Session 9.3 The sensitivity of a simulated supercell to emulated radiative cooling beneath the anvil

Wednesday, 6 October 2004: 11:00 AM
Paul Markowski, Penn State University, University Park, PA; and J. Harrington

Presentation PDF (946.8 kB)

Despite significant advances in computing power, radiative effects generally have been ignored in past three-dimensional numerical studies of convective storms. The exclusion usually has been justified on the assumption that radiative effects are unimportant on the time scales that convection typically persists, and using the argument that convection is "dynamically driven" rather than "radiatively driven." Even though the above arguments are true for some storms, past observations indicate that significant amounts of surface cooling (e.g., temperature deficits exceeding 5 K) can occur within the anvil shadows of long-lived convective storms, which tend to produce expansive anvils.

We have completed a pair of idealized simulations that illustrate the potentially important effects of radiative transfer processes on convective storm dynamics. One of the demonstration simulations (the control) was run without surface physics and radiation. In the other simulation, radiative cooling due to anvil shading was emulated by prescribing a cooling rate to the skin temperature at any grid point at which cloud water was present overhead. The imposed skin cooling rate is consistent with past observations. Low-level air temperatures were coupled to the skin cooling in this second simulation by the inclusion of surface sensible heat fluxes using simple bulk aerodynamic drag laws (latent and soil heat fluxes were not included).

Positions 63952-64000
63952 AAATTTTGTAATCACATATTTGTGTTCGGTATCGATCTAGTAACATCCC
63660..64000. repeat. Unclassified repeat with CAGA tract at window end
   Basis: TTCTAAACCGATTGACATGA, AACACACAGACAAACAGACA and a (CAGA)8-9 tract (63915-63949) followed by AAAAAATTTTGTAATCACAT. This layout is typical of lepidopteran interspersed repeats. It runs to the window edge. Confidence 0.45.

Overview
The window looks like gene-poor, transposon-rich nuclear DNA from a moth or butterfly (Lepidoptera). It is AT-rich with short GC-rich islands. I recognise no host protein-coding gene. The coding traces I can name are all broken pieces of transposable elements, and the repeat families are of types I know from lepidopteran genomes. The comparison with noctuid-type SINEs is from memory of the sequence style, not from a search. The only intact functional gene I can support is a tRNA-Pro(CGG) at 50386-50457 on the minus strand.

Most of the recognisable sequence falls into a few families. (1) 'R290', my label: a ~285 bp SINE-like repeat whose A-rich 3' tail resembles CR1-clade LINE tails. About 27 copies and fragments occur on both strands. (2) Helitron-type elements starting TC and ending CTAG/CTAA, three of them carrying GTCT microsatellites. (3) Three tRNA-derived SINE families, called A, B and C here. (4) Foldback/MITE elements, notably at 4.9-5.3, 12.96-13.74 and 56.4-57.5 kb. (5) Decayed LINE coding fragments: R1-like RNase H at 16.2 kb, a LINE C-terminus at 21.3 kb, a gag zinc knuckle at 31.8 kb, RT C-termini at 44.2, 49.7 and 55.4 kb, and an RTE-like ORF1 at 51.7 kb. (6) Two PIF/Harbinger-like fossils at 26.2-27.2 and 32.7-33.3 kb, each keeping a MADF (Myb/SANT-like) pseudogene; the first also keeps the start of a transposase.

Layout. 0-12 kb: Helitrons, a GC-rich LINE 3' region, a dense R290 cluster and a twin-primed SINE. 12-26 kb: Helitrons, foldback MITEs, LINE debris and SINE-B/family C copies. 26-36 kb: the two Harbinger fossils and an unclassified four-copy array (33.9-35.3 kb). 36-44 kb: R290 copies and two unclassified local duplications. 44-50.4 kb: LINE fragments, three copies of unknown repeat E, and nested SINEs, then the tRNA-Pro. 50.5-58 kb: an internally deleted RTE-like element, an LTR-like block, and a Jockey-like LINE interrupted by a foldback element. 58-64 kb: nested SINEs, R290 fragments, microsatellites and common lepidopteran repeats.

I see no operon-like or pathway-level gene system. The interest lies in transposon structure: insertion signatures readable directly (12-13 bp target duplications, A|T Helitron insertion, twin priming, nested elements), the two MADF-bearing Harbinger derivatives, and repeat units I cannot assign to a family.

Significant differences were observed between the two simulated storms, particularly in the evolution of the vorticity field and gust front. Though this emulation of radiative cooling is admittedly simple, it illustrates that a potentially important forcing is being missed in numerical simulations of long-lived convective storms.

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